The saints themselves expect to be doing the work of intercession once they get to heaven. For example, St. Dominic assured his friars that he could accomplish more for them after his death than he could in life. St. Thérèse of Lisieux promised to respond to requests by asking God to flood the world with little miracles, and thousands testify that she has kept her word.

The saint we turn to most often for intercession is Mary, who had enough influence with her Son at Cana to get him to adjust the timing of God’s plan (see Jn 2:4).

We still look to saints as patrons, but patronage for us has retreated considerably from its original meaning. In the early Church, a patron acted as a protector and a guide. For example, St. Paulinus of Nola believed that St. Felix, his patron, accompanied him through life, protecting him from dangers and ensuring his relationship with Christ.

Our selecting a saint’s name for a child or a teen’s choosing a saint’s name at the Sacrament of Confirmation is distantly patterned on this ideal of patronage, but we expect far less of the patron than we ought.

We should anticipate much more spiritual support from our invisible, but powerful, partners in the Communion of Saints.

Holiness for all

One night in the spring of 1939, Thomas Merton and poet Robert Lax, his Jewish friend, were walking along Sixth Avenue in Manhattan. Lax surprised Merton by asking out of the blue, “What do you want to be?” Merton, not wanting to appear shallow by saying “a writer” or “a philosophy teacher,” correctly regarded the question as spiritual. “I don’t know,” he said, “I guess I want to be a good Catholic.” 

Lax rejected this answer. “What you should say,” he told Merton, “is that you want to be a saint.”
“How do you expect me to become a saint?” Merton asked.

“By wanting to,” said Lax. “All that is necessary to be a saint is to want to be one. Don’t you believe that God will make you what he created you to be, if you will consent to let him do it? All you have to do is desire it.”

Lax was right. God wants to make us all saints. Not that he intends that we should be formally canonized by the Catholic Church. But Scripture indicates that he always planned to sanctify us. For example, when Jesus described the scene of the final judgment he revealed that making saints was God’s purpose in creation. To some people he would say, “Come, you that are blessed by my Father, inherit the kingdom prepared for you from the foundation of the world” (Mt 25:34). To “inherit the kingdom” meant receiving eternal life; “the foundation of the world” referred to the creation of the universe. Jesus was telling us that his Father decided to create the universe so he could bestow eternal life on human beings who desired it.

So don’t be too quick to latch on to Merton’s initial reaction, which was a version of, “Who, me? Be a saint? I could never be good enough.” That’s an excuse, not a reason. It’s the fruit of a false humility that could cause us to miss a divine opportunity. Nobody, not even great saints like Thérèse of Lisieux and Francis of Assisi, is good enough to become a saint. We must resist our inclination to regard saints as extraordinary human beings, made of better material than the rest of us.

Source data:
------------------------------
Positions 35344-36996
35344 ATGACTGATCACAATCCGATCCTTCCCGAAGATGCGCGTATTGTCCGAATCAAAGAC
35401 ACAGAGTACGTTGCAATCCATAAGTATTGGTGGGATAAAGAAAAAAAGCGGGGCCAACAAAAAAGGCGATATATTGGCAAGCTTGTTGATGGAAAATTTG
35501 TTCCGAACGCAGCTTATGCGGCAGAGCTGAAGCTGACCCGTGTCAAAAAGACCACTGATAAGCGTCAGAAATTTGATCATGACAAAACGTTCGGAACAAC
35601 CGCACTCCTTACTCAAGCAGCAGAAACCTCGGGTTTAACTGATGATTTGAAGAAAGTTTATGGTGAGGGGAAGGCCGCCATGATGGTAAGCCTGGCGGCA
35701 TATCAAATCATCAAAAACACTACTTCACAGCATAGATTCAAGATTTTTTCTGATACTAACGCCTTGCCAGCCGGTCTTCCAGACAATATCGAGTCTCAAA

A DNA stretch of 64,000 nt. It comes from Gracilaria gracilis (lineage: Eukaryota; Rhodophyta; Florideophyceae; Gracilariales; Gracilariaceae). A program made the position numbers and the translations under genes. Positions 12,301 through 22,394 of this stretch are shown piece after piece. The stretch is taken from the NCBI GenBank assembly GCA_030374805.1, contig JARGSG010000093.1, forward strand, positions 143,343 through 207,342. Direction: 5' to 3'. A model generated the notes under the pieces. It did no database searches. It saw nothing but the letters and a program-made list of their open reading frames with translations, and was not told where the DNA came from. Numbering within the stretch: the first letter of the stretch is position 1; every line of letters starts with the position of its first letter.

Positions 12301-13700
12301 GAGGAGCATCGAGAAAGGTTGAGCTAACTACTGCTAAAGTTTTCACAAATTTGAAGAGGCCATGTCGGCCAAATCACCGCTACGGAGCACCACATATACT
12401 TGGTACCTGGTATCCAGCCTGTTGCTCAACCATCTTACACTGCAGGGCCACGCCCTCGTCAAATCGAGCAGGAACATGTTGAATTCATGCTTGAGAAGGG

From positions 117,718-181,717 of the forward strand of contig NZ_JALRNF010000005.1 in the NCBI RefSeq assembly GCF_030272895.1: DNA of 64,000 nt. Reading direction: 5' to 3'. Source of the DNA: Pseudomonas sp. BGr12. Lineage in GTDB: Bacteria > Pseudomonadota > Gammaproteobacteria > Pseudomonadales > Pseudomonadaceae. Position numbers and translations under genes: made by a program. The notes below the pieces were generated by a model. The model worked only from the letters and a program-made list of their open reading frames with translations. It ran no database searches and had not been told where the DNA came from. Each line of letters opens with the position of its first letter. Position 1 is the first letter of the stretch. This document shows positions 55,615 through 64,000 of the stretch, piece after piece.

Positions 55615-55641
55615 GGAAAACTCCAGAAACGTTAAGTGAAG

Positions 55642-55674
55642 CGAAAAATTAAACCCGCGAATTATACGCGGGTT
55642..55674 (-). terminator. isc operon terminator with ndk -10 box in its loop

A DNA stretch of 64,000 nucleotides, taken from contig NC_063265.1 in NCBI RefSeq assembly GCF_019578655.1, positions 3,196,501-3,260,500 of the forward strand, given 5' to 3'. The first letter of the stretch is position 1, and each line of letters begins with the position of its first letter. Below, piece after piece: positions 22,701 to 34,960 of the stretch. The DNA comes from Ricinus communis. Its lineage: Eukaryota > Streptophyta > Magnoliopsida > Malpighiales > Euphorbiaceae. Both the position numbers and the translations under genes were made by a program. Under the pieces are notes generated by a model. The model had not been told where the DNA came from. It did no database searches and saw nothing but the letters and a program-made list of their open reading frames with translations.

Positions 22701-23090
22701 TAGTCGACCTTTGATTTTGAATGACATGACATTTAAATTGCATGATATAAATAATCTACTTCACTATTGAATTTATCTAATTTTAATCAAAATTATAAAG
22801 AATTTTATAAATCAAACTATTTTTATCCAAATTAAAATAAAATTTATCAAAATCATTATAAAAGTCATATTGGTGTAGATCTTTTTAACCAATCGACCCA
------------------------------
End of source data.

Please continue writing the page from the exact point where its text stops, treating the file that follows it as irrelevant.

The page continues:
Since 1997 I have read more than 350 lives of saints and can say with certainty that not one was good to begin with. All were ordinary people like you and me, who suffered with flaws, struggled against evil tendencies and stumbled into sin. What sets saints apart is not some preternatural excellence, but a decision to say yes to God’s call to sanctity. For example, St. Thérèse of Lisieux said she made a choice to be a saint when she was 3 years old. St. Francis of Assisi announced his intention to be a saint at age 19. God honored their decisions and made them saints. He wants to do the same for us, if we will only make the choice.

One big family (sidebar)

As Catholics celebrate the ancient feast of All Saints’ Day — the Church has been honoring its holy men and women on Nov. 1 since at least by the pontificate of Pope Gregory VII in the late 11th century — let’s take a look at how we are spiritually bound to our brothers and sisters in heaven and purgatory.

The Communion of the Saints — the spiritual union that exists among the saints in heaven, the souls in purgatory and the faithful living on earth (traditionally referred to as the Church triumphant, the Church suffering and the Church militant) — is such a vital Church teaching that it is the ninth article of the Apostles’ Creed. The teaching was also affirmed by the Second Council of Nicaea, the Council of Florence and the Council of Trent.

The Second Vatican Council describes it as “the living communion which exists between us and our brothers who are in the glory of heaven or who are yet being purified after their death” (Lumen Gentium, No. 51).

Lumen Gentium also declares that “our community with the saints joins us to Christ, from whom as from its fountain and head issues all grace, and the life of the People of God itself. It is supremely fitting, therefore, that we love those friends and coheirs of Jesus Christ who are also our brothers and outstanding benefactors, and that we give due thanks to God for them, humbly invoking them, and having recourse to their prayers, their aid and help in obtaining from God through his Son, Jesus Christ, Our Lord, our only Redeemer and Savior, the benefits we need” (No. 50).

On All Saints’ Day 2005, Pope Benedict XVI underscored our connection with those who have gone before us, reminding believers it is “the reality of a family bound together by deep bonds of spiritual solidarity that unites the faithful departed to those who are pilgrims in the world. It is a mysterious but real bond, nourished by prayer and participation in the Sacrament of the Eucharist.

“In the Mystical Body of Christ the souls of the faithful meet, overcoming the obstacle of death; they pray for one another, carrying out in charity an intimate exchange of gifts.”

 From "Voices of the Saints" by Bert Ghezzi, copyright 2000 by Bert Ghezzi. Used by permission of Doubleday, a division of Random House Inc. Readers can order the recently revised "Voices of the Saints" by calling 1-800-621-1008 or visiting www.loyolapress.com  Bert Ghezzi works as an acquisitions editor for Our Sunday Visitor's book publishing division. Visit his website at www.bertghezzi.com